We examine a new intervention to overcome gender biases in hiring, promotion, and job assignments: an “evaluation nudge,” in which people are evaluated jointly rather than separately regarding their future performance. Evaluators are more likely to focus on individual performance in joint than in separate evaluation and on group stereotypes in separate than in joint evaluation, making joint evaluation the money-maximizing evaluation procedure. Our findings are compatible with a behavioral model of information processing and with the System 1/System 2 distinction in behavioral decision research where people have two distinct modes of thinking that are activated under certain conditions.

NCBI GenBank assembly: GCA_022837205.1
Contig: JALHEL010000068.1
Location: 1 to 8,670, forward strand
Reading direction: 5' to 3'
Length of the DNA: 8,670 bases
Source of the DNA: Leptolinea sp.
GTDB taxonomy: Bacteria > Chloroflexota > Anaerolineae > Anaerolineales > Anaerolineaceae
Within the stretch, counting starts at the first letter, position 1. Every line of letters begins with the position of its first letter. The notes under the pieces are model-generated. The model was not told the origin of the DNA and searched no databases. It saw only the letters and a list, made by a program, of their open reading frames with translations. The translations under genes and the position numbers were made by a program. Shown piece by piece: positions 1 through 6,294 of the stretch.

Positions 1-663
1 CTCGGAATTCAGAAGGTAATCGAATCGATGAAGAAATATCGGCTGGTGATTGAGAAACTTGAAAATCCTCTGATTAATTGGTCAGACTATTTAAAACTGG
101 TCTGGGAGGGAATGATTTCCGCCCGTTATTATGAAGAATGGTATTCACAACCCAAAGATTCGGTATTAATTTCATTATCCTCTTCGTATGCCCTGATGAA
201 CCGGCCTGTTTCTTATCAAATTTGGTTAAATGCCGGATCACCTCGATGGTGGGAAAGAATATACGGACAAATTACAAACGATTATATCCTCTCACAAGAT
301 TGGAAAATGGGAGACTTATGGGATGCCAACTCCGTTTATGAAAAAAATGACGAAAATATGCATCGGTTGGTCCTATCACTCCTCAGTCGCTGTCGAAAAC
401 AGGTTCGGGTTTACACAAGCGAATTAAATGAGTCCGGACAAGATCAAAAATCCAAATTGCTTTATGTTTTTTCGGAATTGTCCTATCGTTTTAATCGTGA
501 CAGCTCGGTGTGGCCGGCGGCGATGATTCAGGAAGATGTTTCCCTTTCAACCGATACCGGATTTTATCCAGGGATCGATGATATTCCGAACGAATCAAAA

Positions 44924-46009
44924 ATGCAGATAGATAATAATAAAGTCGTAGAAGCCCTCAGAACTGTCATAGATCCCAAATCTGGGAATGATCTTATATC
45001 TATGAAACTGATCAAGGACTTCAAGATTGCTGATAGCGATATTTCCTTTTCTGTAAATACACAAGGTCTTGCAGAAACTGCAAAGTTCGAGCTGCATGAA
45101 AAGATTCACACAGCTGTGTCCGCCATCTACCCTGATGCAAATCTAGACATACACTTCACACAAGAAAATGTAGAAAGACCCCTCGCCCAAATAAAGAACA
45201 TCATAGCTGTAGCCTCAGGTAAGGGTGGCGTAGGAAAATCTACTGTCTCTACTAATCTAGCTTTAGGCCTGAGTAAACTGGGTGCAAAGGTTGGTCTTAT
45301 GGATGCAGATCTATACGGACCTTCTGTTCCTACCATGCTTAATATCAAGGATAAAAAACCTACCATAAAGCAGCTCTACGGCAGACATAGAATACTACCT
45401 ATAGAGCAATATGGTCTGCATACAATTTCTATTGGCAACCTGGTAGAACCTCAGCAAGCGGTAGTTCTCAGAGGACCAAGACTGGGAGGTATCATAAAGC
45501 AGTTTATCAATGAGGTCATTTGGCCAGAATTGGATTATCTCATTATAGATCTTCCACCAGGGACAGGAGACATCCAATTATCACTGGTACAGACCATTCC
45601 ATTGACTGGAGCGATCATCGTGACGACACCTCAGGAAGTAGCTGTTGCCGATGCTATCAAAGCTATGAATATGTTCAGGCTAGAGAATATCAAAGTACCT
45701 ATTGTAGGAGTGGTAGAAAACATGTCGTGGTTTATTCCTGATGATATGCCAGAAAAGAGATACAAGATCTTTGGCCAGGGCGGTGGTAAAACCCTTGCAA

Iris Bohnet, Professor of Public Policy, is a behavioral economist at Harvard Kennedy School, combining insights from economics and psychology to improve decision-making in organizations and society, often with a gender or cross-cultural perspective. Her most recent research examines behavioral design to de-bias how we live, learn and work. She is the author of the award-winning book What Works: Gender Equality by Design, (an example of a book talk can be viewed HERE) and advises governments and companies on the topic around the world. Professor Bohnet served as the academic dean of the Kennedy School, is the director of its research center, the Women and Public Policy Program, co-chair of the Behavioral Insights Group, an associate director of the Harvard Decision Science Laboratory, and the faculty chair of the executive program “Global Leadership and Public Policy for the 21st Century” for the World Economic Forum’s Young Global Leaders. She is a co-chair of the Global Future Council on Behavioral Science of the World Economic Forum and serves on the boards or advisory boards of Credit Suisse Group, Applied, and Edge, as well as numerous academic journals. She is married and the mother of two children.